When I mentioned carbohydrate in my first reply, there’s a whole encyclopedia of information I didn’t provide. Consequently you may have thought I was referring to the old school thought on carbohydrate based diets for people with diabetes. Absolutely not. Sorry if I wasn’t clear. Moderation is what I was aiming at, but carbohydrate still has to be made available throughout the day.

    I did want to raise two concerns with the information you provided about diabetes and the benefits of a paleo diet however. Firstly, it cannot reverse diabetes. This is a generalisation and it’s one I’ve heard many times in regards to new diets. It doesn’t distinguish between the two types of diabetes: insulin dependent and non insulin dependent.

    This is an important difference because the first one is what I have. My body doesn’t produce insulin any more, the cells have died. No diet is going to reverse that process for me or anyone else with type one diabetes. Any success that this diet may have on a person, will be if they have type two diabetes – where their body is already manufacturing insulin, just not enough of it.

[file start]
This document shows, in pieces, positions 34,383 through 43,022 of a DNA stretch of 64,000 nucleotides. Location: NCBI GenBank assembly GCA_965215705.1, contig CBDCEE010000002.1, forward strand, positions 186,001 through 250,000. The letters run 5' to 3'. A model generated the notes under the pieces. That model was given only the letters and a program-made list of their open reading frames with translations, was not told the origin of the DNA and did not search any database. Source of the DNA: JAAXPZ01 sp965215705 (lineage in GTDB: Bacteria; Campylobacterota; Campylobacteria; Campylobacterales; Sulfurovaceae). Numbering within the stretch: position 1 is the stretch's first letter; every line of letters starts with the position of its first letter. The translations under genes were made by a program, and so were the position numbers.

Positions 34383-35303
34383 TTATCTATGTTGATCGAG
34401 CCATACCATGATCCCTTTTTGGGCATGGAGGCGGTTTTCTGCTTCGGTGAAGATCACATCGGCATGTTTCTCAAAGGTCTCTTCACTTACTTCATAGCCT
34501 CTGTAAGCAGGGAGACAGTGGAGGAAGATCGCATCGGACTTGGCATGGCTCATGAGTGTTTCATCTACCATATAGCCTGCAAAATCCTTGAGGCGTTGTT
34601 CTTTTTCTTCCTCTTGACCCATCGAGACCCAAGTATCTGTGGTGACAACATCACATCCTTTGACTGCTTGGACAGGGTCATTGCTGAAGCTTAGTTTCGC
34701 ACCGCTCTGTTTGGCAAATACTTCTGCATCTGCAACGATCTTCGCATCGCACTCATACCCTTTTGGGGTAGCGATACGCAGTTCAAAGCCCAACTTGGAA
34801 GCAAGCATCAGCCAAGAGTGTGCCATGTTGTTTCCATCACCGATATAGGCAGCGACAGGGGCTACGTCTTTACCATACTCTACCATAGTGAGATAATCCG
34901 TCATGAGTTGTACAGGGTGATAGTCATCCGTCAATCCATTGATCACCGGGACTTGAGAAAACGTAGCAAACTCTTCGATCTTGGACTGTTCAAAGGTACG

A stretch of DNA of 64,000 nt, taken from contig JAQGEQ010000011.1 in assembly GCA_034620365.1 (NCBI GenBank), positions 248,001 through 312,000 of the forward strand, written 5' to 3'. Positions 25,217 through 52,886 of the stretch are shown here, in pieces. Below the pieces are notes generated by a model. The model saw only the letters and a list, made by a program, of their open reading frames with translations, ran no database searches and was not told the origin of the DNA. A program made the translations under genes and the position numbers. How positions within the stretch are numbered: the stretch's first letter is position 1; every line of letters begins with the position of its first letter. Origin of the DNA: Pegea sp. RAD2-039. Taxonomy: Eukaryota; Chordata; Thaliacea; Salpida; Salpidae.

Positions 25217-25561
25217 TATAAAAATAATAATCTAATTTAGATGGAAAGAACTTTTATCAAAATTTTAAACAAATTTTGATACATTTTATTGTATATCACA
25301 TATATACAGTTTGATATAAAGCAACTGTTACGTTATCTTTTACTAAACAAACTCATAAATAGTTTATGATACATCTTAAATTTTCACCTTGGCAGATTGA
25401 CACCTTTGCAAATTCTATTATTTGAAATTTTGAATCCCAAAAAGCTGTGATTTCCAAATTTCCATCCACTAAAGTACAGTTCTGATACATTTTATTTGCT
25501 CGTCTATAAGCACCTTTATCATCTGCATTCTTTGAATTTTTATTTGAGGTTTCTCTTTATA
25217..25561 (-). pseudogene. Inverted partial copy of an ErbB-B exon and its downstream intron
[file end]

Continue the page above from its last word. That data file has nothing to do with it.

Were you given that information in what you read about reverse diabetes? Because if they didn’t distinguish between type one and type two diabetes, then they’re generalising for the purpose of the article. Maybe they found a few people who did well on the diet and maybe they recorded the data, but was it only a short term study and was the parametres specific enough for both types of diabetes to be included?

    This is why I say beware what you actually read about what’s best for people with diabetes. The term, causes and solutions tend to get generalised a lot – even within the scientific community itself.

    The second concern though, is in regards to the paleo diet and heart disease. This is a big killer (heart disease) of people with diabetes, especially those who are overweight. Any excess pressure placed on the heart, comes from an excess of fat. You’re talking exclusively about the stuff that goes on your hips though, something you can see – but what about the fat that lines your arteries and heart?